Winter Is Coming

The Invisible Man
5 min readDec 6, 2018

October 3rd, and the morning sky is paler than usual. The wind is up – leaves shiver, the high clouds that in summer look stuck in place are drifting, nudged along by the air as it shifts inland from the Atlantic towards London. It is cold.

Winter is coming.

This time of year, I still sleep with the window open most nights, listening to traffic noise and owls as I fall asleep. There are always owls somewhere in the wood near the house, sat quietly in trees or calling to each other just after the dark comes – there’s always traffic too, turning from a clear and very present whuush into a kind of whispering by midnight, as the cars are replaced by HGVs making midnight delivery runs.

Woodland and road so close to each other has one inevitable consequence: roadkill. Badgers, foxes, sometimes a deer. Once a huge crow, laid out on the road as though it had gone to sleep there. Here’s a contrast: death in nature versus death in the full flow of late night road haulage vehicles; slow or sudden, unseen in the woods or plain and public for all to see on the roads. I know which I’d choose.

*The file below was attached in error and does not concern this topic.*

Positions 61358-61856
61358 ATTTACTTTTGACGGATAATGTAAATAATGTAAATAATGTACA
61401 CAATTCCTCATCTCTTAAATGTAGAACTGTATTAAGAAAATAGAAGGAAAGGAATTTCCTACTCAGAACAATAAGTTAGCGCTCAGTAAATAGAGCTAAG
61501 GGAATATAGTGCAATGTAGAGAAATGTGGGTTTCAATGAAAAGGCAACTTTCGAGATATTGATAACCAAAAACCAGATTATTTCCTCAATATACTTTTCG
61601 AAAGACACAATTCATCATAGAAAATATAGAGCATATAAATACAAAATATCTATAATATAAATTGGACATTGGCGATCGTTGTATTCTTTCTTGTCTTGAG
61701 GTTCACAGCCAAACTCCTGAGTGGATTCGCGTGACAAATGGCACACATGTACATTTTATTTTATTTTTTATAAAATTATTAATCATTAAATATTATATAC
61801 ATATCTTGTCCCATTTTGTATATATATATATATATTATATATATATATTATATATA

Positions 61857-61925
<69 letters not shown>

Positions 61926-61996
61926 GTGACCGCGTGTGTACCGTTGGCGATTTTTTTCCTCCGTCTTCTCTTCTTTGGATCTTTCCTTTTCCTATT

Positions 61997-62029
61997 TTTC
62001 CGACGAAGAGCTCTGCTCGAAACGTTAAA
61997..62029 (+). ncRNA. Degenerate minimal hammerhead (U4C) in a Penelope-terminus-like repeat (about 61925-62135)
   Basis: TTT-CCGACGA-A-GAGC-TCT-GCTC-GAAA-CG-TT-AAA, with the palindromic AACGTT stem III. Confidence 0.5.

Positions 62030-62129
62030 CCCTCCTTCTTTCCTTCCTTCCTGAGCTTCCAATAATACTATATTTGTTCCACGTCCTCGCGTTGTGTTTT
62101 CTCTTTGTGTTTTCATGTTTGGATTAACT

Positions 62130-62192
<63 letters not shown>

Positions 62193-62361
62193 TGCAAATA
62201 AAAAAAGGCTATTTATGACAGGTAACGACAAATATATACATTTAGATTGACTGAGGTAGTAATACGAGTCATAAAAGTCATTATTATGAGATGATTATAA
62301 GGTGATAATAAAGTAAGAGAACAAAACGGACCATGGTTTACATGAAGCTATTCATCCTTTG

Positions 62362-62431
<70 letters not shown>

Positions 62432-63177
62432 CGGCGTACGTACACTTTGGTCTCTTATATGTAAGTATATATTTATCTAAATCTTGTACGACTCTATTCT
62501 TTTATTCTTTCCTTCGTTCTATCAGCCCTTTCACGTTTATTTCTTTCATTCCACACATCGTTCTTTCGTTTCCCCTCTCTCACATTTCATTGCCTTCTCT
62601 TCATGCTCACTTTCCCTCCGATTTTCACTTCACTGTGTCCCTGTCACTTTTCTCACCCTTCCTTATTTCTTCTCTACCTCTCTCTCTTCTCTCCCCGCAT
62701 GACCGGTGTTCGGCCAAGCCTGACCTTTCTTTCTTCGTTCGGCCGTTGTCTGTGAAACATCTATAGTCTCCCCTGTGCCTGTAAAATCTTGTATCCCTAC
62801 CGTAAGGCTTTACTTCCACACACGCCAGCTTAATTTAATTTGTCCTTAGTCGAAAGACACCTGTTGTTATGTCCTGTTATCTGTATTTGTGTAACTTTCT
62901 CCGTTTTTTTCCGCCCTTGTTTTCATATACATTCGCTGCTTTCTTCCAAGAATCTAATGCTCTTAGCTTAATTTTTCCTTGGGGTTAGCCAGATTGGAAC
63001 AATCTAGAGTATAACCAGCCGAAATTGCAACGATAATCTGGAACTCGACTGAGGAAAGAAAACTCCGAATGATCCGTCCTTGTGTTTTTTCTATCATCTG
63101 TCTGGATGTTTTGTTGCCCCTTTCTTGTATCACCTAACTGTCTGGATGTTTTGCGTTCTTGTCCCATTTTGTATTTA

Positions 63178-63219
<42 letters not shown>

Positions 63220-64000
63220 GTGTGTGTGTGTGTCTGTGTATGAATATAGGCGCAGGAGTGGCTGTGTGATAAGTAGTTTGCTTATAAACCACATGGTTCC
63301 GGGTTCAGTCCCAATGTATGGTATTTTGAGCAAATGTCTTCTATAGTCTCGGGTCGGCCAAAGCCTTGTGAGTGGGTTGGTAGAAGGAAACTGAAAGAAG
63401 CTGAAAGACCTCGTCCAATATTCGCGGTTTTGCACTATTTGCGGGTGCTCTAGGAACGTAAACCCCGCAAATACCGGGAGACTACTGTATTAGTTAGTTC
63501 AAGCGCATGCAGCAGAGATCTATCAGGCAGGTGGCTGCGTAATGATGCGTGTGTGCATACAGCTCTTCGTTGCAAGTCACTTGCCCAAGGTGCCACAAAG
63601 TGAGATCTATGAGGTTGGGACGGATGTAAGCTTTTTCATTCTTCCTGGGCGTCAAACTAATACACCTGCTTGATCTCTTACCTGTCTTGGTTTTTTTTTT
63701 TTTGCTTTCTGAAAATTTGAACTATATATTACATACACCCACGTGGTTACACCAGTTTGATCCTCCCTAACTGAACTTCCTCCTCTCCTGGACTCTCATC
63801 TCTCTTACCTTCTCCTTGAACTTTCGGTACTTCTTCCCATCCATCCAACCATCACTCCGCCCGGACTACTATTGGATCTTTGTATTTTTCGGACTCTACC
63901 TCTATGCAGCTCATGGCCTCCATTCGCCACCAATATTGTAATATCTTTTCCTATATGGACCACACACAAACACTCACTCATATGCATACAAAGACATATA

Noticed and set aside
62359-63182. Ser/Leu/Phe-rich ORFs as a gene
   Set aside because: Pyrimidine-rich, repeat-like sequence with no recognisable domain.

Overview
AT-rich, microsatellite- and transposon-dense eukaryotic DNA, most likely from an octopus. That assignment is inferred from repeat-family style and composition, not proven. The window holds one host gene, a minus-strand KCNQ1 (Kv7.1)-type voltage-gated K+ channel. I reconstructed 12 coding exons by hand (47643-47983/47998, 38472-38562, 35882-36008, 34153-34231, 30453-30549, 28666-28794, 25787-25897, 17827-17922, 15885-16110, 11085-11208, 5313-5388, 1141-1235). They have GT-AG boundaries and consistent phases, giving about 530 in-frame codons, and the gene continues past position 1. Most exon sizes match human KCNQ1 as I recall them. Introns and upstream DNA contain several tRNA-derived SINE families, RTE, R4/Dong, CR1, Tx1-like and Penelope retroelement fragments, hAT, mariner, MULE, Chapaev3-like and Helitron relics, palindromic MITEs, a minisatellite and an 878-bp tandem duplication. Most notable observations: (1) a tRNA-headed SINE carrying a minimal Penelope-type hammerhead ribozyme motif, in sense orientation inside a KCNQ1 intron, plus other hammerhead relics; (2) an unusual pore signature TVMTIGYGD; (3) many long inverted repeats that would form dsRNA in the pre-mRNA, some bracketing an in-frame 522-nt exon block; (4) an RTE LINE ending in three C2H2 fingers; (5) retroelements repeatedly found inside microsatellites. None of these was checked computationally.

By the time we get to mid-October, the rain will be heavier and more frequent and the cold each morning will have become routine. The window will stay open – I like the air – but I’ll turn the radiators on for 6am, and wear a jumper to bed. I’m criticised for these two habits, probably fairly: the radiator could be left off if I kept the window closed, gas money saved, the climate saved. But I sleep less well if I can breathe fresh air whilst I’m laying there dreaming about whatever it is my mind has thrown together that night; I’ve tried to close the bedroom windows overnight but I wake up, unsettled. And if I sleep with windows closed, I miss the hedgehogs when they visit the wood; I miss the roe deer and the muntjac when they call from the fields nearby. I miss the sound of the rain.

You can hear the sound of the leaves changing as the autumn moves towards winter. In the summer, leaves in the wind sound like the ocean an a calm day; in autumn, the leaves sound like rain. By the time we reach December, I hear white water rapids in the few remaining conifers whose leaves shape the air like helicopter blades, cutting and swooshing the wind into a kind of moan which spreads out through the trees resounding, resolving into ahh-ssssshh, as though the trees have a secret. When it rains, the fir tree near the house makes drip-drip noises and when you do hear owls at night they’re accompanied by a soft, steady drumming. Rain signals the change of the seasons as surely as temperature does.